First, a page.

The Acute Care/Chronic Care Difference; Why It Matters With Chronic Pain
by Shelley R. Smith, M.D.

The Acute Care/Chronic Care Difference

The Acute Care/Chronic Care Difference

It has been estimated that between 95 to 99% of chronic illness care is given by the patient who has the illness. On a day-to-day basis, the patient is in charge of his or her own health, and the daily decisions people make have a huge impact on patient outcomes and quality of life.

-Martha M. Funnell, M.S. R.N., Certified Diabetes Education, University of Michigan Health System, excerpt from article for the American Academy of Family Physicians

Acute injuries or illnesses differ from chronic illnesses or medical conditions. This is significant. Yet our current medical system often does not make this distinction obvious to patients.

Acute injuries or illness are defined as, “disease with a short course.” In contrast, a Chronic Illness or Condition is defined as a condition that lasts three months or more, that can often be controlled, but not cured. Examples of an acute condition include a strep throat, a fractured bone; a cut or laceration requiring a few sutures. Examples of Chronic Medical Conditions include Diabetes, Cardiovascular Disease, Rheumatoid Arthritis, Asthma and Chronic Pain.

When a patient has an acute condition, such as strep throat, or a minor laceration, they are frequently given a specific treatment or procedure, and told by their physician what they need to do to get better. This occurs because acute conditions are generally less complex, often having one main pathway of treatment. In contrast, with chronic conditions, there is not one cure; not one easy pathway to improving a patient’s life. It is here that the patient themselves makes the difference.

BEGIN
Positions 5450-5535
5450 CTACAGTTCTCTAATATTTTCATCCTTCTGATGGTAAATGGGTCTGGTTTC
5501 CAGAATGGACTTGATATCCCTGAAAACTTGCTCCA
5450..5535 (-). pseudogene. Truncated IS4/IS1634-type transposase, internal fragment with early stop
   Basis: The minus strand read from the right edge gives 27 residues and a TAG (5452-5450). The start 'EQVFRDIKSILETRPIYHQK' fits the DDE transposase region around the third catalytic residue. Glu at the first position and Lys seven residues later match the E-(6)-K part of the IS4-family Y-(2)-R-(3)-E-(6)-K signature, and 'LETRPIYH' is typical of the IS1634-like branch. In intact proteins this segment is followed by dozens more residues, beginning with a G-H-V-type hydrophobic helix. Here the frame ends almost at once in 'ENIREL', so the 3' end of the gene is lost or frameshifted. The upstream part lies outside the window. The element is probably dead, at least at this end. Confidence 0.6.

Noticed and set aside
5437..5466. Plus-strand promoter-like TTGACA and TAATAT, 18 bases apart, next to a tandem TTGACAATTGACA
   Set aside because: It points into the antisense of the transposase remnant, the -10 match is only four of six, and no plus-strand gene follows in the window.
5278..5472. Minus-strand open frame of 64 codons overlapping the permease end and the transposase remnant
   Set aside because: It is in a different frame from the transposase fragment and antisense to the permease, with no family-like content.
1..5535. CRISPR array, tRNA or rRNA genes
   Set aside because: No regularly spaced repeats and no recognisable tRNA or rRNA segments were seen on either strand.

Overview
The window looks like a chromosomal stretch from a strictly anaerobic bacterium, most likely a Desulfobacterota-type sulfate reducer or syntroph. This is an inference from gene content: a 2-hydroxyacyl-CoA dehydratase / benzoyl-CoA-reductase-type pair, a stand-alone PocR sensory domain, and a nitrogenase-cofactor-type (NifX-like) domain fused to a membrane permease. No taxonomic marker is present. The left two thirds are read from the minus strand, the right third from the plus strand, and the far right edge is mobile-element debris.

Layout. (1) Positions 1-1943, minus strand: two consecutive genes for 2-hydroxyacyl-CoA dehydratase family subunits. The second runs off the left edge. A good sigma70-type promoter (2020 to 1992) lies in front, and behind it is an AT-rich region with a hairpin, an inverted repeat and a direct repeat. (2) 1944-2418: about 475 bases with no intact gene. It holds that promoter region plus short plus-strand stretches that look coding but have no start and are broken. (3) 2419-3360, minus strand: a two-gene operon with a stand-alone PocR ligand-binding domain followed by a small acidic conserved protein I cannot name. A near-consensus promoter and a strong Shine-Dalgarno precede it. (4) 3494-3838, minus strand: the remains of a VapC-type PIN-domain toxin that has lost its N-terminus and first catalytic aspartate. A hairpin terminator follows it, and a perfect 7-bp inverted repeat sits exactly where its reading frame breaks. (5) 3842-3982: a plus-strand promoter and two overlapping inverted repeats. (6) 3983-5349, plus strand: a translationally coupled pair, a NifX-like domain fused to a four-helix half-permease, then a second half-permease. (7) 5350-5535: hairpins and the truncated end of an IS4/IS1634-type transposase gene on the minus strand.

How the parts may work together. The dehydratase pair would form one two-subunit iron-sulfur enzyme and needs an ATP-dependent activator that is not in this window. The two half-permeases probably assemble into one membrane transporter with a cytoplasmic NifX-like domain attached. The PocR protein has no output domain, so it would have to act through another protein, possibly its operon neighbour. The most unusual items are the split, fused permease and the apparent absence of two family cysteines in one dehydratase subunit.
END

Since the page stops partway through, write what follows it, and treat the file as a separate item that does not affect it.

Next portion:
As it turns out, a patient’s day-to-day decisions can have a tremendous impact on their health. Lifestyle changes also can significantly impact medical conditions. Motivation, to make healthy decisions, however, is internal, and lies within the realm of the patient.

So what can a patient do to improve their chances of a better outcome?

Recognize that key elements of their care will be self-managed. Every decision a patient makes through the day, from whether they choose to take their medication, to whether they choose to take it as directed, to what they eat, to whether they exercise, has an influence on their health. Recognizing that they are the most important individuals managing their illness can go a long way.

Recognize they have options. Recent research has revealed many ways in which patients with Persistent Pain can turn down the volume on pain. Columbia Pain Management has one-on-one Pain Education classes that help patients understand the mechanisms behind their pain, and the many ways they can improve pain on their own.

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